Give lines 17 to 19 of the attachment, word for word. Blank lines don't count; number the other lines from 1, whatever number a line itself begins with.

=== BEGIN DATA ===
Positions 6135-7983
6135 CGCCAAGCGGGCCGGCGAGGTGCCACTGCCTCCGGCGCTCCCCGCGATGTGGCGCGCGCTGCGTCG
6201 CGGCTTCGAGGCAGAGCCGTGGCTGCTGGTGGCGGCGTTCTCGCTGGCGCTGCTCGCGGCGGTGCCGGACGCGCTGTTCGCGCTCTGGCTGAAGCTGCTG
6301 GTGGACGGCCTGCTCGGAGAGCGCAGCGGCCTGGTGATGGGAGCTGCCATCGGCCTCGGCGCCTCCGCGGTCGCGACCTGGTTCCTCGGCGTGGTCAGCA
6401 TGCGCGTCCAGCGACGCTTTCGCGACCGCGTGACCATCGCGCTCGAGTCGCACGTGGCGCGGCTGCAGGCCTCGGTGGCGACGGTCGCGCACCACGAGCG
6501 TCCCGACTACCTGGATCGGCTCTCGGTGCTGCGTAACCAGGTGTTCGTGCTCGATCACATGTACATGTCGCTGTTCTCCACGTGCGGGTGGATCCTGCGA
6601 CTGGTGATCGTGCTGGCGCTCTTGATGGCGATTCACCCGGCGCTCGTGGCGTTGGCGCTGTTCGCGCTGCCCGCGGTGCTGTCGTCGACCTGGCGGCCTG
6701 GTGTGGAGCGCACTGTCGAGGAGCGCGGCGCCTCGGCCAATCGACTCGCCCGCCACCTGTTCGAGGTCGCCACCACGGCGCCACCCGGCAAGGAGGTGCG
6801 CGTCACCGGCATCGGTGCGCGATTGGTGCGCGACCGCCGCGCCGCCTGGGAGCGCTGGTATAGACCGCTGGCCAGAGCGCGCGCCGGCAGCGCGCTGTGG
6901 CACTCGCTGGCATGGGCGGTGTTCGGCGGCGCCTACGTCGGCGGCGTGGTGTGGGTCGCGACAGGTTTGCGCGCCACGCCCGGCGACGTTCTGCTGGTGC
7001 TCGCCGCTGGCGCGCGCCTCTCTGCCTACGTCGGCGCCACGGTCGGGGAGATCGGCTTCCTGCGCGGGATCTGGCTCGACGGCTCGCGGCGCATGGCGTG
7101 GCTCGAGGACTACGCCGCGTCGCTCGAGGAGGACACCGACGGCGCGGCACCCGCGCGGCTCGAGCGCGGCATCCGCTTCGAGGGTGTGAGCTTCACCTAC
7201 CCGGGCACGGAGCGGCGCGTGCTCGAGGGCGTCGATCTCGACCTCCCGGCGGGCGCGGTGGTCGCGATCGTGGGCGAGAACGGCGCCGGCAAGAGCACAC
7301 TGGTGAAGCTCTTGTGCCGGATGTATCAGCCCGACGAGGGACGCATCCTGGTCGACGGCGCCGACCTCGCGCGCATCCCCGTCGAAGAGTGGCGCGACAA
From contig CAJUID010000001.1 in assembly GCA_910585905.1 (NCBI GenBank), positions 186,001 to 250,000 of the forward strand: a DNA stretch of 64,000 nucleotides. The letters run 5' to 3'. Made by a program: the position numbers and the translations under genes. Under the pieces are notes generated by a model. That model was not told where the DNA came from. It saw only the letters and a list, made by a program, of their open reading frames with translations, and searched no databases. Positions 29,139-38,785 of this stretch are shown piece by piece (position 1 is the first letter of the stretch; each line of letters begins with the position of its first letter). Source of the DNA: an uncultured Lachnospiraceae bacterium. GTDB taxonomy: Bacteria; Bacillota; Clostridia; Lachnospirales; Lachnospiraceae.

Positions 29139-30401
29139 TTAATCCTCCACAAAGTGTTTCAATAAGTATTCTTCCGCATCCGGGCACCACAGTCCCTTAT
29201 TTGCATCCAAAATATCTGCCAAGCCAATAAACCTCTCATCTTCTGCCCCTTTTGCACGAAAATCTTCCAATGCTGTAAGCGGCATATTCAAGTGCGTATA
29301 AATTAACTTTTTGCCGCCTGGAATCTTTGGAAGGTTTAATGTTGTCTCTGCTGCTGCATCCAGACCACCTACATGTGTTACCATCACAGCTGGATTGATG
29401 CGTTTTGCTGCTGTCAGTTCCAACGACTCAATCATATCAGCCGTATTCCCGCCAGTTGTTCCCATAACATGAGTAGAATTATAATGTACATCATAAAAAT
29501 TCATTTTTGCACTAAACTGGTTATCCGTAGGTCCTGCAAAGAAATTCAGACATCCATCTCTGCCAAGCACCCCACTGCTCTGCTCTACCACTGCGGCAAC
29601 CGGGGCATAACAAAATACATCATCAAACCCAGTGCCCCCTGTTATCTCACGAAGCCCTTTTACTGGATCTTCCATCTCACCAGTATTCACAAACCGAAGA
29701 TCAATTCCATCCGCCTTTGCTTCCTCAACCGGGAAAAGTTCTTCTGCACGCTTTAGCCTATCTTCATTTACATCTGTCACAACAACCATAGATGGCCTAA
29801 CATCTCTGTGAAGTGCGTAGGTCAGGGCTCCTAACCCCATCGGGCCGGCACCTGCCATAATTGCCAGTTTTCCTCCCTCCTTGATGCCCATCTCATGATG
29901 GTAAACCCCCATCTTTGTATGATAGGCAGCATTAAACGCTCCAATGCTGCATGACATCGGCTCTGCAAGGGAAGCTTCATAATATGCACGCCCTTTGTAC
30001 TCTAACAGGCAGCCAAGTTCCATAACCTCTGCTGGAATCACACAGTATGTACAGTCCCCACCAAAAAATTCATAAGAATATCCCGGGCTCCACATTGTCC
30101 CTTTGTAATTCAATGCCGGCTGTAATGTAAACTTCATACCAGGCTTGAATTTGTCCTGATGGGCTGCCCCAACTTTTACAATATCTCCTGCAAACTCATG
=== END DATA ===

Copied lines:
29139 TTAATCCTCCACAAAGTGTTTCAATAAGTATTCTTCCGCATCCGGGCACCACAGTCCCTTAT
29201 TTGCATCCAAAATATCTGCCAAGCCAATAAACCTCTCATCTTCTGCCCCTTTTGCACGAAAATCTTCCAATGCTGTAAGCGGCATATTCAAGTGCGTATA
29301 AATTAACTTTTTGCCGCCTGGAATCTTTGGAAGGTTTAATGTTGTCTCTGCTGCTGCATCCAGACCACCTACATGTGTTACCATCACAGCTGGATTGATG